Flags of the World: United States of America
We’ve talked about plenty of flags of the world in our series. Much to our chagrin, we realized we hadn’t ever talked about Ol’ Glory. The Stars and Stripes. We have–shockingly–never discussed the history, symbolism, and design of the American flag. Don’t worry. Today is the day we end this.
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Let’s talk about the American flag!
You likely know it well. 13 bars and 50 stars. The red. The white. The blue. What does it all
The flag as we know it today is its 27th iteration. Each previous design was changed with the inclusion of more states.
The flag’s symbolism was laid out plainly by Adam Goodheart, and we see it best to quote him in full. When Goodheart speaks of “that day” he is speaking of the day the Civil War started.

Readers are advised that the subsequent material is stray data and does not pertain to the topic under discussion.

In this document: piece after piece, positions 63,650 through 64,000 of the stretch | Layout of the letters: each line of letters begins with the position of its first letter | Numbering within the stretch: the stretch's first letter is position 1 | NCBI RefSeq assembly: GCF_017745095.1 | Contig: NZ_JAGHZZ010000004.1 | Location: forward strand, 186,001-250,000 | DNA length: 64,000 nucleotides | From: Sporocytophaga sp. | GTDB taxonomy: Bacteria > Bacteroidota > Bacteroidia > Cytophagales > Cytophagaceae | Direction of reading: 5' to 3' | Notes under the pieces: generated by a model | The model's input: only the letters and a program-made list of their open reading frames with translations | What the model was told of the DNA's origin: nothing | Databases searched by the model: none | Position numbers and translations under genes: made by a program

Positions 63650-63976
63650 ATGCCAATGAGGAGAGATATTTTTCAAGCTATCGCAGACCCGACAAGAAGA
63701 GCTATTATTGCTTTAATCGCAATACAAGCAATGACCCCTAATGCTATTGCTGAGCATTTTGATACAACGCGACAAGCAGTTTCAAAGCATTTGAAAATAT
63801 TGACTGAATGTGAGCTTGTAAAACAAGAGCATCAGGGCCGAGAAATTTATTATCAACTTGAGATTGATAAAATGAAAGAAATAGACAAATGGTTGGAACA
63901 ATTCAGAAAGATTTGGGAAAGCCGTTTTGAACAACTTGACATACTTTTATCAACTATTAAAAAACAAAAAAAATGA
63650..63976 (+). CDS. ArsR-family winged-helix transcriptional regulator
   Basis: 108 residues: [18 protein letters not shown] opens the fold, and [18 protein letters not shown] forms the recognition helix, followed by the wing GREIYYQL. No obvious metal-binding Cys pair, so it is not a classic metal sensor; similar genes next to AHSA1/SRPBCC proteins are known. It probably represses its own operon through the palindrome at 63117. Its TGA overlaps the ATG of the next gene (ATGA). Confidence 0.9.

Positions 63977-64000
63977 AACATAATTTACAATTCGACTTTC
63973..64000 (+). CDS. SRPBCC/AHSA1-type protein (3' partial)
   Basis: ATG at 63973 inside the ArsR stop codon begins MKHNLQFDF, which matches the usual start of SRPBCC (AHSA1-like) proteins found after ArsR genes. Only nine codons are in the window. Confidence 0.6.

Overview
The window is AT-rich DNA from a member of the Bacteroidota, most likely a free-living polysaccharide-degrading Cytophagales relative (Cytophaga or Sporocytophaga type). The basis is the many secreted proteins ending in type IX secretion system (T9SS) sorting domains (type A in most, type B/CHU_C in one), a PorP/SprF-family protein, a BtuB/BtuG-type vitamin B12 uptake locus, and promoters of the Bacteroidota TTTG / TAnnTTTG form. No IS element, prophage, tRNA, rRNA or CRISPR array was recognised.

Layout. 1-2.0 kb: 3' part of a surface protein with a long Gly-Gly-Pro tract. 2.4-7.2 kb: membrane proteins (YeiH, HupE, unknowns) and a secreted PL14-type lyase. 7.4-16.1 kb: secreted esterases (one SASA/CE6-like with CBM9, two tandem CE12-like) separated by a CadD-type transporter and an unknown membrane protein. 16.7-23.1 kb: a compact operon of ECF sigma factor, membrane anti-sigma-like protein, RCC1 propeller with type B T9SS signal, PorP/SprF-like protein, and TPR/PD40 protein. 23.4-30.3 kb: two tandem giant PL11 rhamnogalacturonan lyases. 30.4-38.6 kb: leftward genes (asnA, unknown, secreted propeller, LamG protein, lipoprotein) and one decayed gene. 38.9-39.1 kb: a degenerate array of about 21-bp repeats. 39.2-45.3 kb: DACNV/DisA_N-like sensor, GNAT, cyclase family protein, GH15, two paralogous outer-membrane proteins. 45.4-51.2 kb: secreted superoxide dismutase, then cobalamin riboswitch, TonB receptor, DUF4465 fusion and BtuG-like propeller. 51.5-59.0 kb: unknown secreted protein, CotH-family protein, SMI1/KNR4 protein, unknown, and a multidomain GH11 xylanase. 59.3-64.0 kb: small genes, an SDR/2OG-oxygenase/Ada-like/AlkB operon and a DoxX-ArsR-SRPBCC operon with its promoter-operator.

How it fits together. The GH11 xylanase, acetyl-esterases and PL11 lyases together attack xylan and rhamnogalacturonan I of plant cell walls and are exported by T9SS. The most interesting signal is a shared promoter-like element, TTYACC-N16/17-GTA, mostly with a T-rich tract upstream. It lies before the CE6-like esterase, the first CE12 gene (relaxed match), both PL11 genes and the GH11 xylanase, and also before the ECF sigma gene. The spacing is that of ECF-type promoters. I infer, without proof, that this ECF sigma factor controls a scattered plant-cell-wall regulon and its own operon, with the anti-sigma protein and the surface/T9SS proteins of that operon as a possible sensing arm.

“Before that day, the flag had served mostly as a military ensign or a convenient marking of
American territory, flown from forts, embassies, and ships, and displayed on special occasions like American Independence day. But in the weeks after Major Anderson's surprising stand, it became something different. Suddenly the Stars and Stripes flew—as it does today, and especially as it did after the September 11 attacks in 2001—from houses, from storefronts, from churches; above the village greens and college quads. For the first time, American flags were mass-produced rather than individually stitched and even so, manufacturers could not keep up with demand. As the long winter of 1861 turned into spring, that old flag meant something new. The abstraction of the Union cause was transfigured into a physical thing: strips of cloth that millions of people would fight for, and many thousands die for.”
The now legendary story of the flag’s inception is as follows: Betsy Ross sewed the original flag by hand after she received a drawing of the flag from George Washington. This story is widely disputed and unconfirmed but remains a key story in the flag’s design.
And now you know how our flag came to be! Wave it high, wave it proud!